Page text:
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Sep 1, 2015

A few neighbors have donated storage space in their garages for their local church as it relocates to a smaller facility.  For my neighbors, it’s a way for them to give without donating time or money, and for the organization, it’s a free place to store tables, chairs, and holiday ornaments.  This is nothing new to not-for-profit organizations, but perhaps sharing can be taken to the next level. The key would be to have agreements in place that are mutually beneficial relationships and arm’s length transactions.

What about ways that not-for-profit organizations can share without stepping on each other’s toes? Two immediate ways that come to mind are administrative functions and physical space.  A not-for-profit could share with a for-profit, with private individuals, or with other not-for-profits that, on the surface, seem very different.  For example, a human rights advocacy organization and a 24-hour drug abuse crisis hotline can work together.  Their program goals and tax-exempt purposes are different, but their means to those goals might include share office space, equipment and supplies, telephones, utilities, and janitorial services.  Furthermore, when not-for-profits share space, it creates opportunities for collaboration of ideas and increased visibility.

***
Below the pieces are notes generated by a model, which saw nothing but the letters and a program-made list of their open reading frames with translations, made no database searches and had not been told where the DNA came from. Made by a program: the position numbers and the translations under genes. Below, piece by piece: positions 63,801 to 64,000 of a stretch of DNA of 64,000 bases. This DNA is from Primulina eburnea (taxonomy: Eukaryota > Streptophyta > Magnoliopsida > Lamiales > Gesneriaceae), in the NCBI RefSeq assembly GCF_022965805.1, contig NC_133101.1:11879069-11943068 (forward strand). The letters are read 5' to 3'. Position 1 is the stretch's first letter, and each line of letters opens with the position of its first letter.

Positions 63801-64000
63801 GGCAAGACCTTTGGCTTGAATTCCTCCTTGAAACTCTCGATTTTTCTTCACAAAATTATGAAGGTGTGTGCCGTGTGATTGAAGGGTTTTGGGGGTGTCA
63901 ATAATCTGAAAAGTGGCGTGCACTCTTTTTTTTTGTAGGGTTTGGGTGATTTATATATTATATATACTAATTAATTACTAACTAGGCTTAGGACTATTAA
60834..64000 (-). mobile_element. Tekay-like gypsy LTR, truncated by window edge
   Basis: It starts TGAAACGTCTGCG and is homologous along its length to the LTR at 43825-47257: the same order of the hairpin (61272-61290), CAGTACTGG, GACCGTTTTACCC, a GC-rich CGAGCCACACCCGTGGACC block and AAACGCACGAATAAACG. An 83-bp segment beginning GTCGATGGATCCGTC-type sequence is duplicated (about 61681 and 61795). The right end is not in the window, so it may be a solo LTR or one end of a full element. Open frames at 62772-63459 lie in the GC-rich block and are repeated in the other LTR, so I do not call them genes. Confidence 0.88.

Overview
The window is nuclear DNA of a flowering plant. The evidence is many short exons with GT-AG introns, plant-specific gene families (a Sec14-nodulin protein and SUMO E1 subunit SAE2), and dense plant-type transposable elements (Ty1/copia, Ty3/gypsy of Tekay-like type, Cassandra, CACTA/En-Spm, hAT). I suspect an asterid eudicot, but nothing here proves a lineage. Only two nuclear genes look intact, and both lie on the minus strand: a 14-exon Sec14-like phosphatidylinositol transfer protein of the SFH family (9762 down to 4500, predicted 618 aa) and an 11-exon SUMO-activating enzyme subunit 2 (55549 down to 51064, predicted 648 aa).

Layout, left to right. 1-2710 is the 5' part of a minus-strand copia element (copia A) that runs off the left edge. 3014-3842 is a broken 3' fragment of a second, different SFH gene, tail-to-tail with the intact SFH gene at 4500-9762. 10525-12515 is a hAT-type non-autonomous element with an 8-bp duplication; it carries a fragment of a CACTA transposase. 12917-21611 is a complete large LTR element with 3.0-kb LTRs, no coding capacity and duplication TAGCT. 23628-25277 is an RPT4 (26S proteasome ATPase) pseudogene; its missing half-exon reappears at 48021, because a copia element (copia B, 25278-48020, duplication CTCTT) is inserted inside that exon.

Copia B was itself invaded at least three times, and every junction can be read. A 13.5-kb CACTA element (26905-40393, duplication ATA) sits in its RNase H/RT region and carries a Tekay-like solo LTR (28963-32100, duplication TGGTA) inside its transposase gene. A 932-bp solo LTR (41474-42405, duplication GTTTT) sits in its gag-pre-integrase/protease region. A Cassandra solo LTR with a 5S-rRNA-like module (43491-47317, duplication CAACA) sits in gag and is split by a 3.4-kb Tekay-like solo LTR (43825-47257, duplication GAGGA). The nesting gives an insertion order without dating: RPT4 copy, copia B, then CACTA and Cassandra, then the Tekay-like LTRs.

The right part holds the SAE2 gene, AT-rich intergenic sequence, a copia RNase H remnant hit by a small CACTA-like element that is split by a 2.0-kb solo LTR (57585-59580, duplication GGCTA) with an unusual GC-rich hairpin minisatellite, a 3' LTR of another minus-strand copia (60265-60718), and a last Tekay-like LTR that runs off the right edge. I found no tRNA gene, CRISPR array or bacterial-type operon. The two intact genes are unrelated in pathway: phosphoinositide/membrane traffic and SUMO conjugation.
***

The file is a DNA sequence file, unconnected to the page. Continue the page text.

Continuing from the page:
Sharing doesn’t always involve working out of the same space. In the case of equipment-sharing, it may require working out logistical questions.  For example, a community garden could share equipment with a landscaping company.  While the landscaper shuts down over the weekend, the gardening group can use the landscaper’s shovels, clippers, and rakes for Saturday gardening.

The accounting concepts involved with shared services are easy as long as the sharing agreement is straight forward; for example - head count, hours of usage, and/or square footage used. It’s a concept worth thinking about.

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